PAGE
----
Tuesday, 1 December 2009
A less than graceful entrance
San Francisco and trailers don’t really go together. After a spectacular entrance into the city, across the majestic Golden Gate Bridge from Marin County and up the main (mostly flat) drag of Van Ness, things got dramatic.
For anyone who’s never been to San Francisco, those hills are serious. We’re talking gradients of 15% and cars that have to park pointed out onto the street to stop them from sliding down.
Our own ascents and descents were accompanied by the sounds of tha-dumps (the trailer), violent churnings and squeaks (the hitch) and general clatter (our belongings inside the trailer).
Daniel looked increasingly worried.
Luckily, having already crossed the Rockies, we knew how the car’s gears worked.
That didn’t stop the general public from rushing onto the street to watch us drag the Airstream up Bernal Hill and then partly back down it at what looked like a near-vertical angle, as we approached the home of my friend Olivia Mole.
Londoner Olivia spent a summer in Pelham, New York, living with the Rowlands (who seem to directly or indirectly have introduced us to much of northern California) when we were both 18. We met again in London, once I had moved there, and then she relocated to LA to take advantage of a green card she had won and pursue a career in animation.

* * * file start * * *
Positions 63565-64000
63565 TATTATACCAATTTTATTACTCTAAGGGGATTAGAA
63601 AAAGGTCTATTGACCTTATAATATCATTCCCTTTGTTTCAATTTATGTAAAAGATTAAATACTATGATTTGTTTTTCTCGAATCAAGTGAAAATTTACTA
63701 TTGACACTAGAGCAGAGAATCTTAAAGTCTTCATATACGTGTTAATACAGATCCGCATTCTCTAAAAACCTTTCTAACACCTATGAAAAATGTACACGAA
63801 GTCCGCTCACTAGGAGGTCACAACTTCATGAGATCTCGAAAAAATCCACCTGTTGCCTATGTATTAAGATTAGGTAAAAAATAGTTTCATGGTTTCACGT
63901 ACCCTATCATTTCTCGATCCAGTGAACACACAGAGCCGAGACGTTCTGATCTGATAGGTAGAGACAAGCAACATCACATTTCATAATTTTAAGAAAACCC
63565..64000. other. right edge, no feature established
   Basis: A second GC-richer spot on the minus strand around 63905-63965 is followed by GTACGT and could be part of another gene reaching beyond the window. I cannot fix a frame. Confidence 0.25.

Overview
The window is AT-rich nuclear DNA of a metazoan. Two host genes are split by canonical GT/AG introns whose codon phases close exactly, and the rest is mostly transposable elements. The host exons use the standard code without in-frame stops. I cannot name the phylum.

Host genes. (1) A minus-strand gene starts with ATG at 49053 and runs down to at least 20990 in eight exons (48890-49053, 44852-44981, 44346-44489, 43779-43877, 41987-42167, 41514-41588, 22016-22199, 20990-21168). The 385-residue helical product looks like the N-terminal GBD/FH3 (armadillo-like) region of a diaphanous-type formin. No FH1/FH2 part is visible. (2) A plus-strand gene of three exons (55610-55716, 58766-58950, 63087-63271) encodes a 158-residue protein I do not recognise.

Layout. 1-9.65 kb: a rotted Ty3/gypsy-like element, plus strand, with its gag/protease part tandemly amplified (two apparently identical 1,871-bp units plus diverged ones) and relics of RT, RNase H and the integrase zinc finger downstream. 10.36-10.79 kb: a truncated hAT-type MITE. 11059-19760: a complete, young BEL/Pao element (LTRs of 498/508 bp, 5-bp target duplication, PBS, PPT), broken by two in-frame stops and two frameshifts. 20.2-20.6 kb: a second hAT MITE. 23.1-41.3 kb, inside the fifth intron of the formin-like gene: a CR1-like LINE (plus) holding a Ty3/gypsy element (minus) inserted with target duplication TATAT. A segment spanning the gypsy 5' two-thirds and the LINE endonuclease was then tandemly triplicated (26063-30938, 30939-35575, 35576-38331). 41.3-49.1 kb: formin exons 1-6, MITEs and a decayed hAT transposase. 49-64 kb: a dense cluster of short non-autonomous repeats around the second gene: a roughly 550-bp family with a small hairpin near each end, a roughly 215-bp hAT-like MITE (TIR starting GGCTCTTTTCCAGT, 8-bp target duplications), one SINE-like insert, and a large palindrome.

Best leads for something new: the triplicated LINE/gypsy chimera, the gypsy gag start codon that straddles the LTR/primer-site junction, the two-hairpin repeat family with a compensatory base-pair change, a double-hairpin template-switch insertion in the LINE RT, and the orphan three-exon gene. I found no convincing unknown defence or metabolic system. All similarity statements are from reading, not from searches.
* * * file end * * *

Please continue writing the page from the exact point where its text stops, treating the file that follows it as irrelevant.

At the crest of the rollercoaster-like hill, Daniel suggested I run to the bottom to photograph the truck and trailer’s descent – for your enjoyment, dear reader.
Having done this and hugged Olivia, who had been watching the spectacle of our arrival out various windows of her house, I turned around to see the Airstream caught in a tree – and hear the scratching of twigs and gnawing of large branches against its lovingly mirror polished surface.
Face fallen, Daniel couldn’t go forward or back. We all looked up to the sky for divine intervention. Amazingly, it arrived immediately, in the form of a saw wielding lady named Jill.
“The people who live in front of this tree and the one over there are renters, I do this all the time,” she said, casually.
“The city collects garden refuse once a week”, she added, indicating towards the green bin she had thoughtfully wheeled with her.
And she started sawing. Once she had gotten the most offensive large branches down, she handed over the saw to Daniel, who worked on the medium sized ones. Then Olivia and I finished off the smallest ones, to facilitate Daniel’s painful reversal up the giant hill.
After a meticulous parking job and unhitching, we all giggled nervously and kind of decided to pretend nothing had happened.
Sorry, San Francisco.